Mayhem, violence, chaos, crime and death are all distant realities until they’re at your door. Communities can take an offensive position against them, but it requires a proactive commitment.
If you’re driving around this city day in and day out, complaining of the problems, but get up every single day and focus solely on yourself, you need to realize your indifference is the problem. People ask me all the time, what they can do to ‘start volunteering’ or do some kind of service work. The answer is easy. Make a commitment to do something for someone else (other than your spouse or children) every single day. I don’t know the antonym of ‘indifference’ but I know it has something to do with caring. First step is to care, the second is to take action. It’s really that simple.
Or are you one of the people who think, ‘someone else will do it?’ Ok, let me know how that works out for you, when someone breaks into your home in the middle of the night and it takes the Police Department 45 minutes to get to your door because they’re backed up on calls. You think it’s just a police problem? What was the motive for the criminal that broke into your house? A youth bored after school, uncared for at home, but finds some great friends in a gang. That’s not a police problem, that’s a community engagement problem.
I’m done having nice conversations, sitting around and talking about all the things people should do to help our community. It’s time to start doing.
I’m done having tough conversations, ones where we ask the few that are engaged to do something for us, and they agree with their weary smiles and tired eyes garnered from doing the work of 10 already.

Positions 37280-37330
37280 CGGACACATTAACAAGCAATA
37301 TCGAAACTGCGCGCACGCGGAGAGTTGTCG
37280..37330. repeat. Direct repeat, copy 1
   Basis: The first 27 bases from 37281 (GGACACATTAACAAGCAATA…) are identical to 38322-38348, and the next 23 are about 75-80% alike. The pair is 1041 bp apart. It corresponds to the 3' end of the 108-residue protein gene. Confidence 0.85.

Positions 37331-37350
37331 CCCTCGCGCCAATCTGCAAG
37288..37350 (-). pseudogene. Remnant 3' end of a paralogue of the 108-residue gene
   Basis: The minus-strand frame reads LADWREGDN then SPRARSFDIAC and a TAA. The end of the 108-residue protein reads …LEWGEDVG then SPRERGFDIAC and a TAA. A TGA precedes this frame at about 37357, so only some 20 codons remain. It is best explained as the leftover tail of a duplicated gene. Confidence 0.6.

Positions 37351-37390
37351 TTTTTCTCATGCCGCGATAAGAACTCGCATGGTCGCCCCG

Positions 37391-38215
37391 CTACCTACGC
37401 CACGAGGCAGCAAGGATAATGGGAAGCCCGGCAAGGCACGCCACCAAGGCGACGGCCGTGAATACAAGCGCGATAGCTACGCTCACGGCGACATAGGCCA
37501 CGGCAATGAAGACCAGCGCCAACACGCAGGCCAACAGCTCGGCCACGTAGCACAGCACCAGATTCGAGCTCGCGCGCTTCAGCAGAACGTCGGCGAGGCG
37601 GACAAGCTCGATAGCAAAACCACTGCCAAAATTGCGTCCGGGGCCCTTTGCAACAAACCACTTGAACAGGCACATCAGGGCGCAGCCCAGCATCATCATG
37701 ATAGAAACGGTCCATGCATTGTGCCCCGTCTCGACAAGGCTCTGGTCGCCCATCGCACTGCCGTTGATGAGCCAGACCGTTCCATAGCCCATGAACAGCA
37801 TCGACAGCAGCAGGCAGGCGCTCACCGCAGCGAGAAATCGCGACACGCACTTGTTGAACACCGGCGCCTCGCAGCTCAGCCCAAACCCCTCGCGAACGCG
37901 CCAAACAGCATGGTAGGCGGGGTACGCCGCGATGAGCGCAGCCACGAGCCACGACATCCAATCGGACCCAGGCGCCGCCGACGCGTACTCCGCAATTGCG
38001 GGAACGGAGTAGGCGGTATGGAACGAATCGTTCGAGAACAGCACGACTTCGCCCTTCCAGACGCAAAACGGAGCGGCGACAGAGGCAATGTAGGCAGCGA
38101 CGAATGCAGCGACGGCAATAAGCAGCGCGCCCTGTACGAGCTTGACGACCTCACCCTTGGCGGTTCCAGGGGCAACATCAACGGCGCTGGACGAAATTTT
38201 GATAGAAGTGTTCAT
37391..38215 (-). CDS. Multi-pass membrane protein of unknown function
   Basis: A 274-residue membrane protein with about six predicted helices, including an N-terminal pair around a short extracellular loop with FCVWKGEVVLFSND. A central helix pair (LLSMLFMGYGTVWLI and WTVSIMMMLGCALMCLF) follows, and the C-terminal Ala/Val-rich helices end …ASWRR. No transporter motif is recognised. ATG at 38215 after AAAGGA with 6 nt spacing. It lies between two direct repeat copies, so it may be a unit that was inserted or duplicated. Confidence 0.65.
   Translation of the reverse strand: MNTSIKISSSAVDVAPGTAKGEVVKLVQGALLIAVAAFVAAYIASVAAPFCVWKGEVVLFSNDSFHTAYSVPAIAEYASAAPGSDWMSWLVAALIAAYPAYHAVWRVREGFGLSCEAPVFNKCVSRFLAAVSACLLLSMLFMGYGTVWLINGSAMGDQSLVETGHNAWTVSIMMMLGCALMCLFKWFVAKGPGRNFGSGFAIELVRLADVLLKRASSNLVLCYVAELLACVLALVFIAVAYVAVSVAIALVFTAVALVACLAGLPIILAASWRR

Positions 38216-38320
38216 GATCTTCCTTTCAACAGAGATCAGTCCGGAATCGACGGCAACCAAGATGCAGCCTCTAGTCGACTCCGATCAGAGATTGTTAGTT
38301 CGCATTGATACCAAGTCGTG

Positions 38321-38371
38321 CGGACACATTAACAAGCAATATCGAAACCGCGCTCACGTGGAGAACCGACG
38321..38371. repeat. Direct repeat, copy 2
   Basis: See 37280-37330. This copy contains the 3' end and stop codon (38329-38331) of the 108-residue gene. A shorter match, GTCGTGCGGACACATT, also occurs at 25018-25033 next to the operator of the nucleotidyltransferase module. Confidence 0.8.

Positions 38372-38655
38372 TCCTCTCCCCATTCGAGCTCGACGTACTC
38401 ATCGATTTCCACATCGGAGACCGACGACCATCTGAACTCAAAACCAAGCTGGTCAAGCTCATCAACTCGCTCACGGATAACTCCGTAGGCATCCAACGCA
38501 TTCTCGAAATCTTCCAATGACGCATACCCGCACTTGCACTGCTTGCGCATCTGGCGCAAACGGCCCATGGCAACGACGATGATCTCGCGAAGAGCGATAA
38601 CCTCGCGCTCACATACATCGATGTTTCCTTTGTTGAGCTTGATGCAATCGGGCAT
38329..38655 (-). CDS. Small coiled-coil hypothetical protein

Frankly, I’m done talking. This city needs people to get up, and do something to take care of their community. Sure it’s great when they tide is high, but the tide is out. It has been for a while, and I can’t see it coming back in for a while. It’s going to take everyone doing their part, some small, some massive, to generate a wave that will bring the tide back in.
It’s a call to the members of this desert community that we’re proud to call home. You can sit inside your house, be indifferent and wrestle with the shock when chaos comes to your door. Or you can stand up, take a look around and see what needs to be done around you. A funny little thing happens when you go looking for someone who needs you, suddenly they’re standing right in front of you.
It’s a war on indifference. You’re either fighting it by taking action, or you’re slowly letting chaos creep closer to your home and those you love. It’s a choice everyone in this city needs to make. The only way we’re getting back to be the community we can be, is if everyone shoulders some of the load. It’s not just the work we need. It’s your ideas, your inspiration, your experiences and your insight. It takes a community to save itself, and unfortunately we’re not living in a time we get to sit idly by.
H.G. Wells said “Crime and bad lives are the measure of a State’s failure, all crime in the end is the crime of the community.”
It’s your community.
It’s your life.
It’s your choice.